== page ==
Two People in a Pew, which One are You?

April 21, 2020

“Blessed are the peacemakers … Blessed are those who are persecuted …” (Matthew 5:9-10)

As Jesus profiles the character of a disciple that makes them salt, light and a solution to the problems and problem people of this world, He declares that they will be peacemakers who get persecuted.

A synonym for “peacemakers” is “reconcilers.”  Paul writes (in 2 Corinthians 5:13-6:2) that every believer who has been reconciled to God through Christ has committed to them the message and ministry of reconciliation.

Today many people are alienated from God, from themselves, and from other people. There is an acute need for reconciliation. To quote an old theologian, “It is the will of the Reconciler that the reconciled are to be the vehicles of reconciliation in the lives of the un-reconciled.”

Since reconcilers go where conflict is happening they are often in great danger. Such is the case with disciples who are living the fourth pair of Jesus Christ’s Beatitudes.

You would think that if a person had eight blessed attitudes in their life people would gather around them and sing “For he (and she) is a jolly good fellow!” But the opposite is true. Often such a person is attacked and persecuted.

The reason for this is that when people meet such a person they have two choices. They can realize that this is what I should be like, or they can attack that person and try to prove that they are really not what they appear to be.

Those who are the salt of the earth irritate and burn the ethical sores of those who are lost.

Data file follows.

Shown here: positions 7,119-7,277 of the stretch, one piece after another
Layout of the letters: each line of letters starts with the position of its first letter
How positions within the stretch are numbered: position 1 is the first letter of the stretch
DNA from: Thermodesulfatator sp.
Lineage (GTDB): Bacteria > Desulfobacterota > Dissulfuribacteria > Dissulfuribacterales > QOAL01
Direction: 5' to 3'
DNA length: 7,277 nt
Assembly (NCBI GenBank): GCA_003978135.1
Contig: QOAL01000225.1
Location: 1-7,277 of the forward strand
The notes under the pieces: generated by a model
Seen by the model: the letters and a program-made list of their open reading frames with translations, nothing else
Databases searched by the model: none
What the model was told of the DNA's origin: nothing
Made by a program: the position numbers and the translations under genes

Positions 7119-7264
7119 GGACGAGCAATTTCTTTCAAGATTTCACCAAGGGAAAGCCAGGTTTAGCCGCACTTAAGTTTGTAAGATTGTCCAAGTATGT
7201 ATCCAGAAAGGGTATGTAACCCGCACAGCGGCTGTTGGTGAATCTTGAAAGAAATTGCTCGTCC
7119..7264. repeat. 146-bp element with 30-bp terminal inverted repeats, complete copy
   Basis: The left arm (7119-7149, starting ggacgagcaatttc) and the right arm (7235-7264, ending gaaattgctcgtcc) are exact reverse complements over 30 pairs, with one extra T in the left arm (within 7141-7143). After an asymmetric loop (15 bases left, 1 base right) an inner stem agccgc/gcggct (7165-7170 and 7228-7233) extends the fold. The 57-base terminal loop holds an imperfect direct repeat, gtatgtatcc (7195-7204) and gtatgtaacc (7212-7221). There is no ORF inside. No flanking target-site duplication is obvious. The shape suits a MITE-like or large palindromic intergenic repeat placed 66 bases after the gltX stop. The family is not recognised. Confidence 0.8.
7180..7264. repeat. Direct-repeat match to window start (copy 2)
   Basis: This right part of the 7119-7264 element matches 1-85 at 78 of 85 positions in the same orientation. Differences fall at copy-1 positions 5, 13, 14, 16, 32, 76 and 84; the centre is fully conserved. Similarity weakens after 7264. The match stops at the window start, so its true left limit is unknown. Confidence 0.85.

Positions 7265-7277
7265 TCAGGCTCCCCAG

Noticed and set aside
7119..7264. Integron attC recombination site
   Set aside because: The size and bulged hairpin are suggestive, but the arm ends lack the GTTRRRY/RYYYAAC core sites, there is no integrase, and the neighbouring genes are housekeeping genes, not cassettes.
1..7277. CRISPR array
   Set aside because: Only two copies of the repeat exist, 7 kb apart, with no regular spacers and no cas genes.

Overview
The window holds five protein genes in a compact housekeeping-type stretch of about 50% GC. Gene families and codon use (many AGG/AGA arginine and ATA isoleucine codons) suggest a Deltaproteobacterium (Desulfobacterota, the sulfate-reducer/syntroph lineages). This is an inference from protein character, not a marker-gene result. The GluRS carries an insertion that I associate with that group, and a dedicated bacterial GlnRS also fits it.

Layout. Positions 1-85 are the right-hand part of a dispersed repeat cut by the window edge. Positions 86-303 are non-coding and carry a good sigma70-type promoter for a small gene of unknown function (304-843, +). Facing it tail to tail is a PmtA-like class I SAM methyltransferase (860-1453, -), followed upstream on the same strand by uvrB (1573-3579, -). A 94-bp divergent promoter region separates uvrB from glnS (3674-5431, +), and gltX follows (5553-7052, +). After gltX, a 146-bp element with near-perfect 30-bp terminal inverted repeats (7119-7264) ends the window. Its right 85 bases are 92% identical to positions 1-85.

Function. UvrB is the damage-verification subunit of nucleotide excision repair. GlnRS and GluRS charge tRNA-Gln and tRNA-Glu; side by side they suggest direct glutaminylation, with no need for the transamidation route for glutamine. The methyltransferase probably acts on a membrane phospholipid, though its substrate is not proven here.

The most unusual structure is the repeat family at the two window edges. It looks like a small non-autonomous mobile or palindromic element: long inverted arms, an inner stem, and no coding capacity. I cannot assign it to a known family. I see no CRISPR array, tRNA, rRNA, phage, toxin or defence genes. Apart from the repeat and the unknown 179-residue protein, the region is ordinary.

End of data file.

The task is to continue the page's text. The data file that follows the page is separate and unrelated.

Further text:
Two people in a pew, which one are you?

Dick Woodward, 16 April 2010


A God First Mindset #Prayer

April 17, 2020

…For Yours is the kingdom and the power and the glory forever. Amen.”  (Matthew 6:13)

Our Lord Jesus teaches us to begin our prayers with a God first mindset and conclude our prayers with that same focus.  We begin our prayers looking through the grid: “Your name be reverenced, Your Kingdom come,” and “Your will be done on earth, just as it is willed and done in heaven.”

We are to conclude our prayers the same way.

Jesus wants us to conclude our prayers by making this commitment to our Heavenly Father: “Yours is the Kingdom.” 

By this confession, He means for us to pledge to God that the results of our Heavenly Father’s continuously answering our prayers will always belong to Him.

As we face every day challenges we should be poor in spirit enough to confess that we need the power of God: “Yours is the power.” I have confessed this countless times in my journey of faith and ministry by saying, “I can’t, but He can.”

Finally, we are to conclude our prayers by confessing: “Yours is the glory.” When we apply this third providential benediction, we are simply confessing, “Because I didn’t but He did, all the glory goes to Him.”

Jesus prescribes that we conclude our prayers by making this solemn commitment to God: the glory for everything that happens in my life because You have answered my prayers always goes to You.”

The essence of this benediction is: “Because the power always comes from You, the result will always belong to You, and the glory will always go to You.”

“Amen” simply means, “So be it.”

Dick Woodward, from “A Prescription for Prayer”

#faith #hope #prayer #peace #Jesus


When You Don’t Know What to Do

April 14, 2020

“We don’t know what to do but our eyes are on You.”  (2 Chronicles 20:12)

No matter how gifted we may be, sooner or later we will hit a wall of crisis where we simply do not know what to do. The Scripture above is taken from a historical context when the people of God were overwhelmingly outnumbered and they simply did not know what to do.